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This article has been peer reviewed. It is the authors' final version prior to publication in Clinical Pharmacology and Therapeutics, Volume 105, Issue 1, January 2019, Pages 71-78.

The published version is available at Copyright © American Society for Clinical Pharmacology and Therapeutics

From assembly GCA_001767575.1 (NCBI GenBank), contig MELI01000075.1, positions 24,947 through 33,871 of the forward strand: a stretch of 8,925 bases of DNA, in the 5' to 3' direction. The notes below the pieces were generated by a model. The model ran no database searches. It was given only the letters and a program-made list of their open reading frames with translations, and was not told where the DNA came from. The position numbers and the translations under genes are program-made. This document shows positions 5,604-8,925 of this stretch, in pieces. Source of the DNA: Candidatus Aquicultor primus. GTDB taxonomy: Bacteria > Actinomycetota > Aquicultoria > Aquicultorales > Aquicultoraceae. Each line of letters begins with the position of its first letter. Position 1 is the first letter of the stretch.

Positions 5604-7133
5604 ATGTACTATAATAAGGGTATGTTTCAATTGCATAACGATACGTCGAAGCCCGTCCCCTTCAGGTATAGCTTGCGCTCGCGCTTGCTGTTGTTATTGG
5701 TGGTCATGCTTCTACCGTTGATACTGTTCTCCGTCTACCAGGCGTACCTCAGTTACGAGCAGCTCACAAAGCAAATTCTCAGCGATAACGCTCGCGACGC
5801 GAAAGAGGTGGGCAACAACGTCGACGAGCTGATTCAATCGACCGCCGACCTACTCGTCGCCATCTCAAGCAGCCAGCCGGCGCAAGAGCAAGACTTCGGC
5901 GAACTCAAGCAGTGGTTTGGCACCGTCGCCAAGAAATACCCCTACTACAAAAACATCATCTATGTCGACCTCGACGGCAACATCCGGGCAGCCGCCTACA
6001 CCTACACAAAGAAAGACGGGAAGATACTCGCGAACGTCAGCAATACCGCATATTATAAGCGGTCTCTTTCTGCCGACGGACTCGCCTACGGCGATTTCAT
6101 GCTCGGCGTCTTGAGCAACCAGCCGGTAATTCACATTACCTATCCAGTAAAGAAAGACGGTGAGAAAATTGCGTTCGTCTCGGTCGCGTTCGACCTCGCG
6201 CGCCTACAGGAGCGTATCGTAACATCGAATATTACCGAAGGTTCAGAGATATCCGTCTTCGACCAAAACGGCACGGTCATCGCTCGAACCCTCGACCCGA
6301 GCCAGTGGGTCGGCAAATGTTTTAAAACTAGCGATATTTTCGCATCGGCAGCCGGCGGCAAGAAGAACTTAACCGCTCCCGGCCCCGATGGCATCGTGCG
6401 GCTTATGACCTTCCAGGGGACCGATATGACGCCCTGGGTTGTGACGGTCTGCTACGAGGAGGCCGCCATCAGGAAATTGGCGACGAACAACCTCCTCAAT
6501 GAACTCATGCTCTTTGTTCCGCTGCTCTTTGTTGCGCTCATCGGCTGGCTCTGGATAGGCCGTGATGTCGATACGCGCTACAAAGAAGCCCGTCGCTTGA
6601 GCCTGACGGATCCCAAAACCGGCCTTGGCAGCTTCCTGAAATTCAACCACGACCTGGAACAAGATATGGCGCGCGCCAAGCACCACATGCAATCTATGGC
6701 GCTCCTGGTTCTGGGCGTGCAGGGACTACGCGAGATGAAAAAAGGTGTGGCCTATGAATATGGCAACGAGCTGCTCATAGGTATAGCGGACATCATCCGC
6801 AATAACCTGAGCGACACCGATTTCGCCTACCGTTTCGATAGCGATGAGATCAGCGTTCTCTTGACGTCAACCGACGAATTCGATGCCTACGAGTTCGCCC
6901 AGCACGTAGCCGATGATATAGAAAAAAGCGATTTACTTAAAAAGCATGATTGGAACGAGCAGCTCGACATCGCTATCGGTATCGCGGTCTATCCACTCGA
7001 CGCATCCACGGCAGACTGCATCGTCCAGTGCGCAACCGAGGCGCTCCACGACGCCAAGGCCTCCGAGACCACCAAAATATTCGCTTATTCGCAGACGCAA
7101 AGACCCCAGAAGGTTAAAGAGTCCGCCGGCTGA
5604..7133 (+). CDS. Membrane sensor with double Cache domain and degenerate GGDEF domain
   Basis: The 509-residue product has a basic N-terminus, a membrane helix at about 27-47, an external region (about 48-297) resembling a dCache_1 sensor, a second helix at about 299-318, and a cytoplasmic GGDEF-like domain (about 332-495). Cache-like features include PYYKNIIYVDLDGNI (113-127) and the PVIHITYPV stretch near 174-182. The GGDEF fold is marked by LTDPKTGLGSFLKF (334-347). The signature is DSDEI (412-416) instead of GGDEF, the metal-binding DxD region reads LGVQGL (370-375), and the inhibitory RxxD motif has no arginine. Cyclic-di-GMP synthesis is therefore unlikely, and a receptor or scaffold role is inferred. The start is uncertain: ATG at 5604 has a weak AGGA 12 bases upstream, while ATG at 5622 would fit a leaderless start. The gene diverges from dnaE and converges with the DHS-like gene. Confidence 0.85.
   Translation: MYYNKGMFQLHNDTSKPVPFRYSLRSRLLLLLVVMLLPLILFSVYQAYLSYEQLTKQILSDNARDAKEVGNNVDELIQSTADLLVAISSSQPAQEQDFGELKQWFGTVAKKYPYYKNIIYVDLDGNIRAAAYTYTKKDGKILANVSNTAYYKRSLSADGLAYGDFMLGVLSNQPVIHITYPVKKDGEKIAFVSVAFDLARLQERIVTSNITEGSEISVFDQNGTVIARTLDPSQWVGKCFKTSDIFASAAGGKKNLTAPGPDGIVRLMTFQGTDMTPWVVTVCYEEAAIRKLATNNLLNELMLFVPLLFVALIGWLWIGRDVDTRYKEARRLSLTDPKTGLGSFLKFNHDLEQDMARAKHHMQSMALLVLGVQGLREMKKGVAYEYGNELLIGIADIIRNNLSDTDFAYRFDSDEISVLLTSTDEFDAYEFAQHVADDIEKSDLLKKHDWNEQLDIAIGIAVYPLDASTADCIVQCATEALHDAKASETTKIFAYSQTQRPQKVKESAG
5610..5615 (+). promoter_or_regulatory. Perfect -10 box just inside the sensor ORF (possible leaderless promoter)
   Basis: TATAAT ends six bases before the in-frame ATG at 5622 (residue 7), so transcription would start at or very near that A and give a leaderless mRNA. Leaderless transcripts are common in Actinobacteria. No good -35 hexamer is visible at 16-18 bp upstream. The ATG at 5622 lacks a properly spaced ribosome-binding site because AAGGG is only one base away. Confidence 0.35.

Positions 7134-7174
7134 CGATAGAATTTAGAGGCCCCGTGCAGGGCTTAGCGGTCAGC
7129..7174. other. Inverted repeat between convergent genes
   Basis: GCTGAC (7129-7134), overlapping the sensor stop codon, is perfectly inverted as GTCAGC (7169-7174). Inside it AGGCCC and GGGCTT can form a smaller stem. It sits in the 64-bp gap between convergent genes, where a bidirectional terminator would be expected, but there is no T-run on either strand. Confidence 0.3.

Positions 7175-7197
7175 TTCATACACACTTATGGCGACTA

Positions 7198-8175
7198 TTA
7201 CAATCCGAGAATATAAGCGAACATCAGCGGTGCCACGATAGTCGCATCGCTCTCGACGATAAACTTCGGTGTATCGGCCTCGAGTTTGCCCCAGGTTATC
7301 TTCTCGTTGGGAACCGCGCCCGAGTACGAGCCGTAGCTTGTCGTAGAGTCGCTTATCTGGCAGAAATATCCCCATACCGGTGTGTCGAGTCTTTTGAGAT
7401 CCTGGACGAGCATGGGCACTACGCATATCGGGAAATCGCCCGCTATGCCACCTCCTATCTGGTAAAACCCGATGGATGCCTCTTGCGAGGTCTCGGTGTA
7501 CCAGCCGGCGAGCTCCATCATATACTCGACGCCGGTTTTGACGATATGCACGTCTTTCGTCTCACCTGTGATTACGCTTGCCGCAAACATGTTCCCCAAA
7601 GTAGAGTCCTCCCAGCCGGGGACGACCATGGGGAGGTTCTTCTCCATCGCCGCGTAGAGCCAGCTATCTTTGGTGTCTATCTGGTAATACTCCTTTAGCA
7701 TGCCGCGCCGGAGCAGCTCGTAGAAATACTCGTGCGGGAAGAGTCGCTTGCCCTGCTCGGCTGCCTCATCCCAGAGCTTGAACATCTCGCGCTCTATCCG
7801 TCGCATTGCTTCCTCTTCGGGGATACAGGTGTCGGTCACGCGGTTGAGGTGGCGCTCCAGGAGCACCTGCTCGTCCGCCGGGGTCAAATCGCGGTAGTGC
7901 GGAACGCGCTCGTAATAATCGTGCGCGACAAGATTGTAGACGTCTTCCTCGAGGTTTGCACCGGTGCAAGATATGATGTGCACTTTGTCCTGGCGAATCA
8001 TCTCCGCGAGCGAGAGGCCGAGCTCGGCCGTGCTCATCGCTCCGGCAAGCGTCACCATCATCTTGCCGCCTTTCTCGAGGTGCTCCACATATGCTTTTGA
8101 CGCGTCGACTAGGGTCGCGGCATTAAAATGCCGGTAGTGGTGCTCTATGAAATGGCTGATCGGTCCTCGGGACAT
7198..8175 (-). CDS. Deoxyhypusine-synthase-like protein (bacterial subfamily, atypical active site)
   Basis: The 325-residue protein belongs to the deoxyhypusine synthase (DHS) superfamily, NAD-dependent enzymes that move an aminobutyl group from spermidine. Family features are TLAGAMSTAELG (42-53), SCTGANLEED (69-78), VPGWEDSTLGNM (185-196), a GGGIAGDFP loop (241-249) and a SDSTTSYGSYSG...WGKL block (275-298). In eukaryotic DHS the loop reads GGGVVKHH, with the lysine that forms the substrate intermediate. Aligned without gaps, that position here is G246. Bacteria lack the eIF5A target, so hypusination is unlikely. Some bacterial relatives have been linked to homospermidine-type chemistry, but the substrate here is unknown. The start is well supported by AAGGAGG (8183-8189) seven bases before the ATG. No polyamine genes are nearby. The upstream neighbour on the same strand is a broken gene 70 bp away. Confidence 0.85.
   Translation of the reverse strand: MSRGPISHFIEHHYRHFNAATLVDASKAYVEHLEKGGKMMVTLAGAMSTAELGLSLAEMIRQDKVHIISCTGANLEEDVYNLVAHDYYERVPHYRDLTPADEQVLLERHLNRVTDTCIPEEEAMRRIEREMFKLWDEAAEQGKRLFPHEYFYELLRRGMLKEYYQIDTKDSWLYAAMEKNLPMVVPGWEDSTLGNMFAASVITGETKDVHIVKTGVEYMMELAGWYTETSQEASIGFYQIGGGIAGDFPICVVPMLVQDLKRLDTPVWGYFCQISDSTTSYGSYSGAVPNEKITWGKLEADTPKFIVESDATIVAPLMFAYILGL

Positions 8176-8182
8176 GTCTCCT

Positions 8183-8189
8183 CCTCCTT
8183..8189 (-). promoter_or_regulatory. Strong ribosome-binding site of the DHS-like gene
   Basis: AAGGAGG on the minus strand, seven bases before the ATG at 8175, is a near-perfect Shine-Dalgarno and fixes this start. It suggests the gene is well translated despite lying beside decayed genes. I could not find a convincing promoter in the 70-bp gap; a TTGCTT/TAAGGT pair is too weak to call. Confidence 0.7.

In 2017, the US Food and Drug Administration approved the first two novel cellular immunotherapies using synthetic, engineered receptors known as chimeric antigen receptors (CARs), tisagenlecleucel (Kymriah) and axicabtagene ciloleucel (Yescarta), expressed by patient-derived T cells for the treatment of hematological malignancies expressing the B-cell surface antigen CD19 in both pediatric and adult patients. This approval marked a major milestone in the use of antigen-directed "living drugs" for the treatment of relapsed or refractory blood cancers, and with these two approvals, there is increased impetus to expand not only the target antigens but also the tumor types that can be targeted. This state-of-the-art review will focus on the challenges, advances, and novel approaches being used to implement CAR T-cell immunotherapy for the treatment of solid tumors.

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